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Ossining Daily Voice serves Ossining, NY
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Baby Death Gets Ossining Child Care Provider Probation

An Ossining woman was sentenced to three years' probation Wednesday after the death of a 5-month-old who was in her care in April 2011.
An Ossining woman was sentenced to three years' probation Wednesday after the death of a 5-month-old who was in her care in April 2011. Photo Credit: Wikimedia Commons User JP Kärnä

OSSINING, N.Y. – An Ossining woman received three years’ probation Wednesday for child endangerment after a 5-month-old infant died in her care last year.

Maria Villaloja, who ran an illegal home day care facility on Croton Avenue, previously pleaded guilty to the misdemeanor charge after 5-month-old Monica Yunga reportedly died of suffocation in her care in April 2011, according to the Westchester County District Attorney's Office.

The sentencing of Villaloja came a week after the District Attorney’s Office launched a public health campaign to educate parents after finding that 26 infant fatalities had occurred since 2006 as a result of unsafe sleeping conditions.

Cynthia Rivers, who has worked as a child care provider in an Ossining home for 10 years, said she was appalled when she found out that Villaloja did not have a license to practice child care.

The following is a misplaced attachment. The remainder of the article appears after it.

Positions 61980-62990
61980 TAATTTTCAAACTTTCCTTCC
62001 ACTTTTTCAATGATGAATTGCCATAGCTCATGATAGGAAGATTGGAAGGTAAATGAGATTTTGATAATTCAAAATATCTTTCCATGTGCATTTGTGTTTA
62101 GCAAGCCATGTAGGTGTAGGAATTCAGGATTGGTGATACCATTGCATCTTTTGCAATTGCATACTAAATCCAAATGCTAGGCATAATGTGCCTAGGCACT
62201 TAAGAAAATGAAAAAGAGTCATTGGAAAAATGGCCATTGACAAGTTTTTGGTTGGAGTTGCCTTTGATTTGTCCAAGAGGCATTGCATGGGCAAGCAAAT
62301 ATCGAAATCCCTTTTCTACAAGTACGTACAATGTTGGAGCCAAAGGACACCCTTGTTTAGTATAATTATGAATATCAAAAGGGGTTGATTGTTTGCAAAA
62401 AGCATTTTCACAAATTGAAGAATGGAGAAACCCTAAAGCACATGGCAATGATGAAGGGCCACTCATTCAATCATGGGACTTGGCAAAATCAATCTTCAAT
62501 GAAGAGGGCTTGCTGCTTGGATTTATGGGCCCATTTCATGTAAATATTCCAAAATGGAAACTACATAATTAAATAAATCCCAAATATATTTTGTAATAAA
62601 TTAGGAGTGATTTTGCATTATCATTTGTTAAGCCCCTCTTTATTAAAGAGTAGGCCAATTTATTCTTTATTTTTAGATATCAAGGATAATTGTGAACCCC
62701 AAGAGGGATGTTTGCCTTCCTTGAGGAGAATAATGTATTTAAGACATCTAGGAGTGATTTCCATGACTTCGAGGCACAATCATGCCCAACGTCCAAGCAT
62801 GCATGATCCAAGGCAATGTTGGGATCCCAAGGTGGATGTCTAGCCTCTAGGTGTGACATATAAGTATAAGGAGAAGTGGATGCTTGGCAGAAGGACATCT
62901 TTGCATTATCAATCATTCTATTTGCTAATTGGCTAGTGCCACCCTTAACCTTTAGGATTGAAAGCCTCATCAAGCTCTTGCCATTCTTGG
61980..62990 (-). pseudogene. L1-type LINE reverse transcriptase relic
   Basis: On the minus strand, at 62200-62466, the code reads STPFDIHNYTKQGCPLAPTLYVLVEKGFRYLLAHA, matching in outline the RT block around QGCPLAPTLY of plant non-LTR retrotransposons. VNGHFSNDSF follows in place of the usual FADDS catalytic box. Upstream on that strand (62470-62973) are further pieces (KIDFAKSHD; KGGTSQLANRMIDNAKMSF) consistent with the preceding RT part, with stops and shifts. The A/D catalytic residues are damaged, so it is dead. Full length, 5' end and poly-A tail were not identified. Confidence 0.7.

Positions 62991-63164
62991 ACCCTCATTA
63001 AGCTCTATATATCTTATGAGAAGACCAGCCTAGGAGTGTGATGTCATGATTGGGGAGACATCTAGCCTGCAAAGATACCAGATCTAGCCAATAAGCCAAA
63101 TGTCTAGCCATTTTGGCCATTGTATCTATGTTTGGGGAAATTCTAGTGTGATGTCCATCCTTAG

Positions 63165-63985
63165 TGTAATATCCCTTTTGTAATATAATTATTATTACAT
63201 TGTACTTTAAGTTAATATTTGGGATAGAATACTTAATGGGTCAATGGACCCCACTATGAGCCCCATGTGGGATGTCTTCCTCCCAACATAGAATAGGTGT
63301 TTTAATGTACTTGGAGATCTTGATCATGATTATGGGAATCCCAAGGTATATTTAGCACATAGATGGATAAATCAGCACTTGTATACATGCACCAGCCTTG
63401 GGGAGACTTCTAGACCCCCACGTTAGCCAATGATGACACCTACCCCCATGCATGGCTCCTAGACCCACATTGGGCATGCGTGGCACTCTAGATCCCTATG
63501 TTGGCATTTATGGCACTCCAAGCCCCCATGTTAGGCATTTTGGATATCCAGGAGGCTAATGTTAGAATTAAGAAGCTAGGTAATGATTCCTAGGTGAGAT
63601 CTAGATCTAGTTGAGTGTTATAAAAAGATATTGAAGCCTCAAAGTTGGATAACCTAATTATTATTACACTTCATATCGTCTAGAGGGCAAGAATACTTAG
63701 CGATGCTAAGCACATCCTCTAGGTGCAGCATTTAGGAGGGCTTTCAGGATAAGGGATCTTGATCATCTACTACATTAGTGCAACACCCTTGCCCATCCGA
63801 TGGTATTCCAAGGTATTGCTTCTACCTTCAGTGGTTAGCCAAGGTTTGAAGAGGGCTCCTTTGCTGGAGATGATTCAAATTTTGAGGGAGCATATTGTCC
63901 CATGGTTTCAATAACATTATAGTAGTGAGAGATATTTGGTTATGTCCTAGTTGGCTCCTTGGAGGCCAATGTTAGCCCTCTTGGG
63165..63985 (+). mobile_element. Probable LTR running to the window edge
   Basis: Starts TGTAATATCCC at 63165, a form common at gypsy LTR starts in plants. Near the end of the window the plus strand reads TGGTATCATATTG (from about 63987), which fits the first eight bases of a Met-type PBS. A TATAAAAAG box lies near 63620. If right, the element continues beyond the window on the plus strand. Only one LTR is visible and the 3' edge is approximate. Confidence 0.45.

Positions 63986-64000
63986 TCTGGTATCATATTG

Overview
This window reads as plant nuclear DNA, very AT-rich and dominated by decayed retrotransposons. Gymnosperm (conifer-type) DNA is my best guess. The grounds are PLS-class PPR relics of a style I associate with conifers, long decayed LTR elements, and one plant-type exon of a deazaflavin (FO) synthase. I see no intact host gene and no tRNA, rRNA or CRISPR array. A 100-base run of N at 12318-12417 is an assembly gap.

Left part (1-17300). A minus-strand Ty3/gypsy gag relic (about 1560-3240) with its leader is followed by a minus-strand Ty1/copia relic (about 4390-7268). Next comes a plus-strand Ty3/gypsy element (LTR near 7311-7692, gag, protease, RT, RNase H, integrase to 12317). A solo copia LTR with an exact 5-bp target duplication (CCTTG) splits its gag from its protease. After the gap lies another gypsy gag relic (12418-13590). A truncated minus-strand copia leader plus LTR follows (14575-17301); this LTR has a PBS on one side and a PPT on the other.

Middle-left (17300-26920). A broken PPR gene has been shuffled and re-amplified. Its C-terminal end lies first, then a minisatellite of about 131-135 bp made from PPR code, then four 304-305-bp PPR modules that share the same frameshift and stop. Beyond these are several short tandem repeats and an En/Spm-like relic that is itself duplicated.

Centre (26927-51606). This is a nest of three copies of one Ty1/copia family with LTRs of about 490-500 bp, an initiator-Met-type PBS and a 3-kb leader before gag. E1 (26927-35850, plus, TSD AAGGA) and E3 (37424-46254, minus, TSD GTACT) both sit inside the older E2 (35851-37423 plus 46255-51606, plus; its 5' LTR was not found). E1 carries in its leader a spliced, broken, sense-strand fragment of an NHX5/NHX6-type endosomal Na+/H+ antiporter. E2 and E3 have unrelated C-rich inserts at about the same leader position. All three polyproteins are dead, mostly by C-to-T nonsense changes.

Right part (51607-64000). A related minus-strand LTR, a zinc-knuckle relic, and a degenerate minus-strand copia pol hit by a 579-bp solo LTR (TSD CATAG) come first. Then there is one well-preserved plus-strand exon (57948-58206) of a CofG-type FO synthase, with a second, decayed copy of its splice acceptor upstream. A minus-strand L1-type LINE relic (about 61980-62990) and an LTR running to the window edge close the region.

“Anyone who is doing this illegally is really putting children at risk,” Rivers said Thursday. “It’s really hard to do this. I think it was absolutely crazy that she was doing it illegally. The responsibility that goes into taking care of a child is tremendous, and if you’re not properly licensed you’re leaving yourself out there as a target, and you’re putting the lives of other people’s children in danger.”

Rivers added that many parents do not take the proper steps in finding child care providers.

“It’s a big responsibility and it needs to be done by someone with a license,” she said. “Parents need to check with the Westchester Child Care Council and be careful who you leave your child with. You should learn as much about them as possible.”

Some parents don’t look past the bottom line, Rivers said.

“They always look at the price and that’s it,” she said. “Even though someone might be cheap, you need to be absolutely sure who it is you leave your child with. Cheap is not always good. Especially when they’re taking care of your children.”

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